by Ben Armbruster
Something remarkable happened last night regarding the Iran nuclear agreement. Despite Donald Trump’s years-long uninformed noise about how terrible the deal supposedly is, the White House inadvertently justified its existence.
In what appeared to be an effort to confirm Israeli Prime Minister Benjamin “Bibi” Netanyahu’s stunt yesterday to convince Trump to kill the deal, the White House issued a statement about the ongoing nature of Iran’s nuclear weapons program.
Then it immediately retracted that claim.
The reason, of course, is that Iran halted its nuclear weapons program in 2003, a fact well known and publicly reported by the U.S. intelligence community and the International Atomic Energy Agency (IAEA).
Many wrote off the White House correction as a simple—or even perhaps dangerous—typo. But a more likely explanation is that White House staffers exposed to years of false and alarmist right-wing noise about Iran, topped off by Netanyahu’s propaganda speech yesterday, probably believed that Iran has an active nuclear weapons program.
And that’s exactly the kind of confusion Netanyahu was seeking to sow.
His presentation yesterday—with thousands of files, dozens of CDs, and nefarious documents displayed via Power Point—was reminiscent of Colin Powell’s 2003 UN speech, or George W. Bush’s “yellowcake” claims, that made the case for war in Iraq. To the untrained eye (for instance, Donald Trump’s), Bibi certainly made it seem like Iran currently has a nuclear weapons program.
Indeed, if Iran already has some kind of secret nuclear weapons program, it seems quite reasonable to ask what’s the point of an agreement that seeks to stop it?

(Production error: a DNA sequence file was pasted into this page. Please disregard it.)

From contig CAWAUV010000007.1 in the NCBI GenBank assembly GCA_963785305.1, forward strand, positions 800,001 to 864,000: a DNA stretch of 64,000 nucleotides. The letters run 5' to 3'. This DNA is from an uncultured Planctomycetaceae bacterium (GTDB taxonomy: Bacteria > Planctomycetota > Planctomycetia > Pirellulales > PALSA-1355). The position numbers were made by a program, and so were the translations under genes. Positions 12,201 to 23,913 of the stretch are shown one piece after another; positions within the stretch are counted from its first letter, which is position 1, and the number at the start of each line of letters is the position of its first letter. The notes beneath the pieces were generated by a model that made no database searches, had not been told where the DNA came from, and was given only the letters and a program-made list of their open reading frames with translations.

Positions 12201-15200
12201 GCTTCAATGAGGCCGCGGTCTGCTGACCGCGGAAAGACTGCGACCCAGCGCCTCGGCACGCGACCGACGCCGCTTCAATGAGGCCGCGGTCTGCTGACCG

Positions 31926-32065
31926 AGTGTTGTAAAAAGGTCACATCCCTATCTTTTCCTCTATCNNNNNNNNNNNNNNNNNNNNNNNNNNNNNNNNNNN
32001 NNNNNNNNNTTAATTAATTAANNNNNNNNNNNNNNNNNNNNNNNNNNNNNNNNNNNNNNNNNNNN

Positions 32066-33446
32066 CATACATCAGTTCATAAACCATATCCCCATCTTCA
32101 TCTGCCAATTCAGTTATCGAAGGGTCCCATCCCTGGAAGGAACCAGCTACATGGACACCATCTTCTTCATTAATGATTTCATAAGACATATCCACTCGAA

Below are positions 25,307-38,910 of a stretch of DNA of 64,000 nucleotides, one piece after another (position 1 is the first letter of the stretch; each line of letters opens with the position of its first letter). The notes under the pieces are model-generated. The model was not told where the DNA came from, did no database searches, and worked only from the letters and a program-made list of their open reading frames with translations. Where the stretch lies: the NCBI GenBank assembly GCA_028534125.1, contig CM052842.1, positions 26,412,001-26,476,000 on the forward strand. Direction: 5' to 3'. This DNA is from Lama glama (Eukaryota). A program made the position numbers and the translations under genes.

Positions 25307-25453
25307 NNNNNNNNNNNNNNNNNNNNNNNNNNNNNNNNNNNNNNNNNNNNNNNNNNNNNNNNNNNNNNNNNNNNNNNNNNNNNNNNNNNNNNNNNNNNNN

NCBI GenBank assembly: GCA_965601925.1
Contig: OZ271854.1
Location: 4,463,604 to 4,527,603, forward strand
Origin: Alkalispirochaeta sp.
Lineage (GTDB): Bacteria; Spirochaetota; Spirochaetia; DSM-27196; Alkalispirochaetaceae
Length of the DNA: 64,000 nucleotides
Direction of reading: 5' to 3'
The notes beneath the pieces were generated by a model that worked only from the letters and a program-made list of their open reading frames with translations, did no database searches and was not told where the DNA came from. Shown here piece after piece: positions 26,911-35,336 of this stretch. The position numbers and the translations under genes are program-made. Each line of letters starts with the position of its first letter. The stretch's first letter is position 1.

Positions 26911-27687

But as many others have already pointed out, not only did Netanyahu fail to offer any evidence that Iran is violating the Joint Comprehensive Plan of Action (JCPOA), all he did yesterday was note that Iran knows how to build a nuclear weapon. That fact is unremarkable given the information readily available on the Internet.
And that’s exactly the reason why the United States, Europe, Russia, and China put extreme economic pressure on Iran to come to the negotiating table and agree to a regime that assures the world that Iran won’t use that knowledge, or its infrastructure, to build a nuclear weapon.
In other words, all Netanyahu and the White House did yesterday was underscore how vital the Iran deal is. Iran knows how to build a nuclear weapon, worked on it in the past, and lied about it. So, going forward, it seems like a good idea to enact measures to prevent that from happening. And everyone—the IAEA, Russia, China, the EU, the U.S. intelligence community, Israeli security officials, and even some in Trump’s own inner circle—agree that the JCPOA is working.
Those who want to kill the JCPOA rarely address the obvious question: if the Iran deal is so bad, how do they intend to prevent Iran from building a nuclear weapon?
Netanyahu, Trump, and their enablers in Washington think tanks and media outlets do not have any answers to this question. They talk of making the deal better, but again, without offering any viable path to achieve it.
Remember that Netanyahu was a strong proponent of the Iraq war. He even guaranteed that taking Saddam out would “have enormous positive reverberations on the region.” He also reportedly pushed for war with Iran on at least three occasions, only to be overruled by Israeli military leaders.
Given all the times that those who want to rip up the JCPOA have called for war with Iran, it’s logical to conclude that deal opponents ultimately want regime change and/or war. But cavalierly calling for war and regime change in Middle Eastern countries isn’t as popular as it used to be (though it can get you a nice White House job under Donald Trump). So, JCPOA opponents have to get creative. Their plan, it seems, is to create confusion around the JCPOA, get Trump to kill it, and let the chips fall where they may. The result is not going to be pretty.
Ben Armbruster is the communications director for Win Without War and previously served as National Security Editor at ThinkProgress.